Luggage misadventures

I have always been subject to misadventure. Part of this is my natural clumsiness — I’m the one who gets her purse strap hooked on the doorknob, holds up the queue digging in the bottom of her bag, can’t zip a jacket because the tabs won’t line up, and spills the drink in the middle of the cafe. I’m the one people roll eyes about.

This week, for the first time, it was damaged luggage. No, I didn’t damage it — thank British Airways baggage handlers for that. It arrived on the carousel, courteously removed by a young man on my request, missing ones of its four wheels. Having injured my lower back last month (think acupuncture, naproxen, strange exercises where I hold one foot in the air), the wheels were to make things easier.

It being spring, not summer, I was bringing my coat, necessitating a larger bag. But I can’t manage a huge one, so it’s 26 inches, not 28. And I don’t like zippers (they break, and bugs can get in) so it’s a hard shell with a fast closure. Since I’m not rich, it’s a Flieks, not a Samsonite. All of these ended up being an issue.

A 26″ Flieks suitcase with three wheels is difficult to manage. I looked around for a cart in the baggage claim area. The man getting a cart ahead of me was carefully taking them out one at a time, checking the wheels, and rejecting them till he found one he liked.

Now, I know better than to follow the crowd in London. I’ve almost been hit by taxis crossing against the light because 14 other people were doing it too. Locals aren’t right, just in a hurry. Nevertheless, I took this man’s reticence as a sign that there was something wrong with the carts. I couldn’t separate them well, so I took what I could, and muscled my wounded suitcase onto it.

Here’s where the clumsiness comes it. I couldn’t get it to move easily (I’m also the person who can’t get the automatic water going in the washroom on the train, the one who doesn’t realize the soda bottle has been shaken, the one who asks a question when the sign answering it is over her head). So I shoved it to the nearest help desk, but they told me they were Iberian Airways and I had to go to the British Airways desk at the other end of the hanger-sized room. I begged for help, but he couldn’t leave his desk, or call anyone to help me. I then realized the damn cart had a brake, and to release it you have to press and hold the bar as you push the cart.

The staff at the BA counter filed a damage claim, and then I asked what next: could the wheel be repaired? (In another world, another time, someone could have gone out to the hold of the plane and found it — the entire corner of the case had come off as a unit with the wheel, so it wasn’t a small item.) They said maybe, but would I like a new case instead? Yes? Roll down to the other desk way down here by Carousel 8 please…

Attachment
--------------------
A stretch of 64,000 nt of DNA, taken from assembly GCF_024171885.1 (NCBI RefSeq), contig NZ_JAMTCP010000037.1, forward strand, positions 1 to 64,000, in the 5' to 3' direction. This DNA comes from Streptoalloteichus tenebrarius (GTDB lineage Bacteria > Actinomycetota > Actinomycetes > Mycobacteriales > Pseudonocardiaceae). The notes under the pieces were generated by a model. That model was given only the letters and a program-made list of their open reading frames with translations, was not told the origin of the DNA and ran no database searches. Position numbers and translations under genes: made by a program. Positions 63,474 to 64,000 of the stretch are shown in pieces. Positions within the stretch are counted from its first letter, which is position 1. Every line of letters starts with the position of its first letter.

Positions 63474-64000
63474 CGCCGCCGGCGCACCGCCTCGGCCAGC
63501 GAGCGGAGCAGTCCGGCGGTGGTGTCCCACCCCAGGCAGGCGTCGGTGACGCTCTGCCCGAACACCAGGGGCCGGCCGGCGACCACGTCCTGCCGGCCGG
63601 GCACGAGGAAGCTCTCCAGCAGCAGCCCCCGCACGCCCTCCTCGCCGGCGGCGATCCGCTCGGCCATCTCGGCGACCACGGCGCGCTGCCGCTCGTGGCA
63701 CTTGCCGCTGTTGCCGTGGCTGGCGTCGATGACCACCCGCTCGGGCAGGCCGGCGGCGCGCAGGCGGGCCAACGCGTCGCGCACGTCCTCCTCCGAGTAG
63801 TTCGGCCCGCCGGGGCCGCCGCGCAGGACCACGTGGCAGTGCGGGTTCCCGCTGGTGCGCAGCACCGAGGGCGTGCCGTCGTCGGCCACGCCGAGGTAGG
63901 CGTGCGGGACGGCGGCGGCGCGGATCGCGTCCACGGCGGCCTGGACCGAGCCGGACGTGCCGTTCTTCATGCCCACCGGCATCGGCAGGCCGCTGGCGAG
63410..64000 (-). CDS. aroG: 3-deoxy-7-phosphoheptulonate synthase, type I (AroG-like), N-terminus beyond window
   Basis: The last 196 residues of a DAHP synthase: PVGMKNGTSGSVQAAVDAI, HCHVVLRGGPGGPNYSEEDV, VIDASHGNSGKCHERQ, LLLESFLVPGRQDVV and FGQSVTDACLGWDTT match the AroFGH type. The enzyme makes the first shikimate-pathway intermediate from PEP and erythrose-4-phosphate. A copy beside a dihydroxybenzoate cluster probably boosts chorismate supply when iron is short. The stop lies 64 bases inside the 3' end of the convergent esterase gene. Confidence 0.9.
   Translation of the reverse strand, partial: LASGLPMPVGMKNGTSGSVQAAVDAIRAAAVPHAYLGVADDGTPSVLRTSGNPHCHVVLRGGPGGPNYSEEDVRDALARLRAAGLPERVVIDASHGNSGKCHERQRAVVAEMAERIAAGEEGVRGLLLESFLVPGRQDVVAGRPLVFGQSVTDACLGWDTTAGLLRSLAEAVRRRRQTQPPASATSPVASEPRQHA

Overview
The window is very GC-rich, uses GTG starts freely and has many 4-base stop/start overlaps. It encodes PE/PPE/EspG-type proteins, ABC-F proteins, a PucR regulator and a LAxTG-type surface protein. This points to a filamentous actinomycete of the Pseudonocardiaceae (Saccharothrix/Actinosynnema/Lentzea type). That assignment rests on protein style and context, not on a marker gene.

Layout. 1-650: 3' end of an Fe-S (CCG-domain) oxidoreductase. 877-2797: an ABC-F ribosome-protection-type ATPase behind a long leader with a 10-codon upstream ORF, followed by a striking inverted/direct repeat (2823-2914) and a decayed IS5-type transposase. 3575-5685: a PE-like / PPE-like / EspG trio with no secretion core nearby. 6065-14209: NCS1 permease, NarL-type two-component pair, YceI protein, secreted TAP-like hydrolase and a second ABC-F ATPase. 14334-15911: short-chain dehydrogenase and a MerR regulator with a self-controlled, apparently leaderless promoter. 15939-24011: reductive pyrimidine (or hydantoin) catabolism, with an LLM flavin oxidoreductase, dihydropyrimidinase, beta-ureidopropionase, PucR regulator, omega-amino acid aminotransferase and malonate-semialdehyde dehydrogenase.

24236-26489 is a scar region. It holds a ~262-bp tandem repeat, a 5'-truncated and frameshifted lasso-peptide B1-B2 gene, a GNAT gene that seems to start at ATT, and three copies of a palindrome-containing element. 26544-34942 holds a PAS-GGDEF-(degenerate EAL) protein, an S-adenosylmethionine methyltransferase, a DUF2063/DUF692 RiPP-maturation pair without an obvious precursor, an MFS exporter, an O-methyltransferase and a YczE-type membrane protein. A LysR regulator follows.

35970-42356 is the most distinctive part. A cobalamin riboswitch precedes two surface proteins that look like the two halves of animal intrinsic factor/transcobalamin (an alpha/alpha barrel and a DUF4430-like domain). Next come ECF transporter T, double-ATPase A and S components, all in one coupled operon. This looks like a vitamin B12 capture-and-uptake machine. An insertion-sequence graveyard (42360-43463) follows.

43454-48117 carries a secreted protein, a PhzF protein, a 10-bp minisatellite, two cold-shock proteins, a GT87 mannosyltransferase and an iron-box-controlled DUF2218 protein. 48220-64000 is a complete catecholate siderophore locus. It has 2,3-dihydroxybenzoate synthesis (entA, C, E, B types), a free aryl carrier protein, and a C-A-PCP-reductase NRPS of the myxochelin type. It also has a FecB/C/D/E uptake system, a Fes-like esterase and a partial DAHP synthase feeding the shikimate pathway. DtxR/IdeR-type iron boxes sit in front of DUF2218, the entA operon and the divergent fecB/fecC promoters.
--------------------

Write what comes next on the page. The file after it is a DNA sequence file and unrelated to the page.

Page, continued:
The case, once they found a comparable size, was much heavier, plastic, and zippered (three strikes). They said I could take it and leave my bag, never to be seen again. I said no, that really wasn’t comparable to my lightweight, hard-latched bag. So they gave me a card with the claim number and said their company would contact me and bring me a better bag to my address, or repair. You mean the AirBnb I’m at for three days, while you can’t phone me because I’m in the British Library all day?

I looked down at my damaged case. If I tilted it onto the small end, the end with two wheels, I could kind of pilot it. I decided to keep it, and hope they could come and repair, bringing a wheel. I maneuvered it onto the tube, and went to London. The taxi driver was less than thrilled lifting the bag twice to go less than a mile, but she managed.

The company called and offered me one of two hard-shell latch-closed bags in the under £200 price range if I wanted, since they could not repair a Flieks, only Samsonite. One was too big, the other too small, and the bigger one quite heavy. They could bring it to me before I left London, but only if I said OK in the next 20 minutes. I said well, how do I dispose of my old suitcase? He wasn’t sure. Then he said, are you at a hotel? I explained I was at an AirBnb. He said I could just leave it there with a note. I thought that would be very rude — I know that you’re not allowed to abandon rubbish, and that it isn’t easy to get collection for large items in the whole country, much less London. I decided no.

I then lost a whole afternoon running around London looking for a shopping trolley, a skateboard and bungee cords, a wheel and bolts with nuts, anything to restore some mobility. After two Robert Dyas shops, a call to John Lewis, three luggage shops, an email to a repair service (we don’t have parts for that brand), and an online chat with a Nisbet store rep (we can deliver tomorrow for only 15 pounds more!), I bought the only hand cart I found, which is heavy, and a pair of bungee cords. (The review of Robert Dyas said, “I don’t know where else in London I could even go for such things”, and they were right.)

Here’s the solution. True to metaphor, it is in some ways easier, in other ways more difficult. It’s easy to push, more so than the original four wheels. But the wheels are “dumb”, so it’s not as maneuverable, and of course it adds a lot of weight (about as much as those plastic cases I said no to).

First attempt, but can’t put handle down Re-engineered, without a degree in engineering

So now I’ll be clumsy, just because I didn’t like the options. Quite silly, really. I like this case but it can never be repaired, and I’ll certainly never again buy a four-wheeler with wheels that stick out. When I first looked at it online, my thought was, “won’t the wheels snap off?” But it got such good reviews, so I followed the crowd.

Instead of being hit by a taxi, I’m pushing an improvised suitcase all over England.

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